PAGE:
(Image by Beau Bo D’Or)
I’m going to write a post comparing all online music services soon, but for the purposes of this, the first in a series of music compilations, Spotify is ideal. The free Spotify client is invitation only (and I can’t help you with an invitation, I’m afraid – only paying subscribers can), or you can take the plunge and subscribe for a tenner a month (not available at all in the US as yet. Sorry, Yank friends).
I’ve given Last.fm links to the tracks, where available, in case you don’t have Spotify (roughly half of the tracks can be played in full on demand over Last.fm.
If your ears turn themselves inside out with excitement and quivering joy upon listening to these sublime morsels of aural luxuriance, then I would be forever grateful if you could purchase them via my Amazon shop (not store – it’s a shop, dammit, this isn’t America)
So without further ado or adon’t, I am proud to present the first Flanerie Spotify-cast playlist.
It’s 1.4 hours long – 17 tracks of bass-heavy laid-back, yet rhythmically charged soul jazz
Sunshine – Build An Ark
Just Getting By (Live In Session: Gilles Peterson) – Elizabeth Shepherd
Wonderful World – Grand Union
Break Down – Jason Moran
Wood and Strings – Femi Temowo
Another Day – 4hero featuring Jill Scott
Waltz for Koop – Koop
Hard Sole Shoe – Jenny Scheinman
Mami – Gilles Peterson’s Havana Cultura Band
One Day – Two Banks of Four
Bemsha Swing – Leon Parker
Good Humor Man – Blue Mitchell
Open the Door – Betty Carter
Come Together – Lynne Arriale
F.T.B. – Robert Glasper
Maiden Voyage / Everything in its Right Place – Robert Glasper
Chant – Robert Glasper
One of my favourite artists, Julie Fowlis:
Europeana.eu is about ideas and inspiration. It links you to 6 million digital items.
Images – paintings, drawings, maps, photos and pictures of museum objects
Texts – books, newspapers, letters, diaries and archival papers
Sounds – music and spoken word from cylinders, tapes, discs and radio broadcasts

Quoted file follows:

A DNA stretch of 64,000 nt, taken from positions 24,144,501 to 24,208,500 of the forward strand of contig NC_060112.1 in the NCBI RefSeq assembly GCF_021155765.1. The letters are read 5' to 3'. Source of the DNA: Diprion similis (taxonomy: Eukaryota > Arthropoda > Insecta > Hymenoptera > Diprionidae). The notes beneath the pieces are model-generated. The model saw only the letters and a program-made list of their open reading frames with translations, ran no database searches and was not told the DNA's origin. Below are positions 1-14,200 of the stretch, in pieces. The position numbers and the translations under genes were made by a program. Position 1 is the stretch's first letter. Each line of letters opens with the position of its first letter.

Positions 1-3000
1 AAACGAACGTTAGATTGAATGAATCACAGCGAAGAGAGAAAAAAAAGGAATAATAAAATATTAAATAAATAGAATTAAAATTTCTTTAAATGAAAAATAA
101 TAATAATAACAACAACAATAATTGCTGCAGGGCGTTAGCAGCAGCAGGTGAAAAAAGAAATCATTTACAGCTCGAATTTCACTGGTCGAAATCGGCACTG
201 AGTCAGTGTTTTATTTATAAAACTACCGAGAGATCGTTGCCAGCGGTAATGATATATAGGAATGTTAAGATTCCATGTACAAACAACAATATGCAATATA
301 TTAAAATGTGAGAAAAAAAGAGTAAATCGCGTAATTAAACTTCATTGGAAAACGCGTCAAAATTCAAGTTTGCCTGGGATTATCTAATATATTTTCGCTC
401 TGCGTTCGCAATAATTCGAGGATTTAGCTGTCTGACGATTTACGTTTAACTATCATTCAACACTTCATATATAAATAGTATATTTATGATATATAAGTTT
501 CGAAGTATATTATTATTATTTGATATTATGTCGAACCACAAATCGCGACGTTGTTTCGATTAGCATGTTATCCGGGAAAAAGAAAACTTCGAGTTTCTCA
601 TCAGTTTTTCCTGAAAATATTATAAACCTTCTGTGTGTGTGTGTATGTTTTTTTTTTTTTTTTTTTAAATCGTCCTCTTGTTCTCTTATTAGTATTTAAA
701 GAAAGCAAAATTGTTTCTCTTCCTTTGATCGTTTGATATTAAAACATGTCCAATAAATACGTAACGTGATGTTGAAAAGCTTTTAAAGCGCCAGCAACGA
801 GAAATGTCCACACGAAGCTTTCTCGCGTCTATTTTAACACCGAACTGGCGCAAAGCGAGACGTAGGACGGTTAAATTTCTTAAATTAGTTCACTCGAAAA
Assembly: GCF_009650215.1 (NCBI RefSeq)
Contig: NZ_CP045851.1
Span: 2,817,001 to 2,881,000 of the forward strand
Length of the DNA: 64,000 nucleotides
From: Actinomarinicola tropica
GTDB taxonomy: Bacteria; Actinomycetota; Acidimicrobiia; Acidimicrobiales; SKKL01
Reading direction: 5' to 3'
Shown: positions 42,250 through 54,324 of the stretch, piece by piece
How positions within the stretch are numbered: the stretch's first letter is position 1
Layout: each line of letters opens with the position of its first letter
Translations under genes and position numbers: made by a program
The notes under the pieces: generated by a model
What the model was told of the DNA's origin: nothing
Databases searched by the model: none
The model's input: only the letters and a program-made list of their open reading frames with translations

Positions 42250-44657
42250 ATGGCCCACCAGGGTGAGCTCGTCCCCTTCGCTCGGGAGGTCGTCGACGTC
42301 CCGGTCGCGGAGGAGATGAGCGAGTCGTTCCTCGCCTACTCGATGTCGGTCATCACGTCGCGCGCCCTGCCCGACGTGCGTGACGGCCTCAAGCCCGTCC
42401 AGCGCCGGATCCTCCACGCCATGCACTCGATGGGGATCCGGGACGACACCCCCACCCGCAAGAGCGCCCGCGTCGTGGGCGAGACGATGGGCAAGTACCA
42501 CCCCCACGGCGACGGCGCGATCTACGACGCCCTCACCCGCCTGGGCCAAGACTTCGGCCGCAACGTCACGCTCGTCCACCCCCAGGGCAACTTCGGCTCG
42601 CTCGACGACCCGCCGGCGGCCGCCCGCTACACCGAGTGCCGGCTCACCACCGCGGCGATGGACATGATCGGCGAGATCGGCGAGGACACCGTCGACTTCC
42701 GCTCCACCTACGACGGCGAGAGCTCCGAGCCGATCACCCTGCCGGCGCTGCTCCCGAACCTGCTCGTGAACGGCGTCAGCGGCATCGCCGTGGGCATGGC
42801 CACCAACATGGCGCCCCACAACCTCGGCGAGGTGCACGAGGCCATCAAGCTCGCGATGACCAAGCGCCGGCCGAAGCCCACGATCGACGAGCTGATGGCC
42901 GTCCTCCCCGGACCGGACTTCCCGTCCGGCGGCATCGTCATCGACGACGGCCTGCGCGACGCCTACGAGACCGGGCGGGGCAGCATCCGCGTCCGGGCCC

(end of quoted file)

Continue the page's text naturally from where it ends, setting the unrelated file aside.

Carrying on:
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Some of these are world famous, others are hidden treasures from Europe’s museums and galleries, archives, libraries and audio-visual collections.
An ancient Greek goes to a tailor with a torn pair of trousers.
“Eumenides,” he asks?
“I don’t know,” replies the tailor, “Euripides?”
Karl Marx goes to visit his friend Friedrich Engels, they have tea and cake, and Marx excuses himself to use the bathroom. As he flushes the toilet, he hears the unmistakable sound of a string quartet. He shrugs and goes back to Engels.
Over the next few weeks, Marx continues to visit Engels and use his bathroom, and every time he flushes, there’s the sound of a string quartet.
Finally he confronts Engels: “Look Friedrich, every time I flush your toilet, I hear a string quartet, what’s that all about?”
“Oh that,” says Engels, “That’s the violins inherent in the cistern.”
Laden With Snow, originally uploaded by Jez.
It was somewhat challenging to capture any decent images while attempting to control my excitable dog. Most of the activity in Heaton Park these past wintery days has been children sledging, and the snow carpeting the many hidden paths around the frozen boating lake was scarcely disturbed when I went there the other day.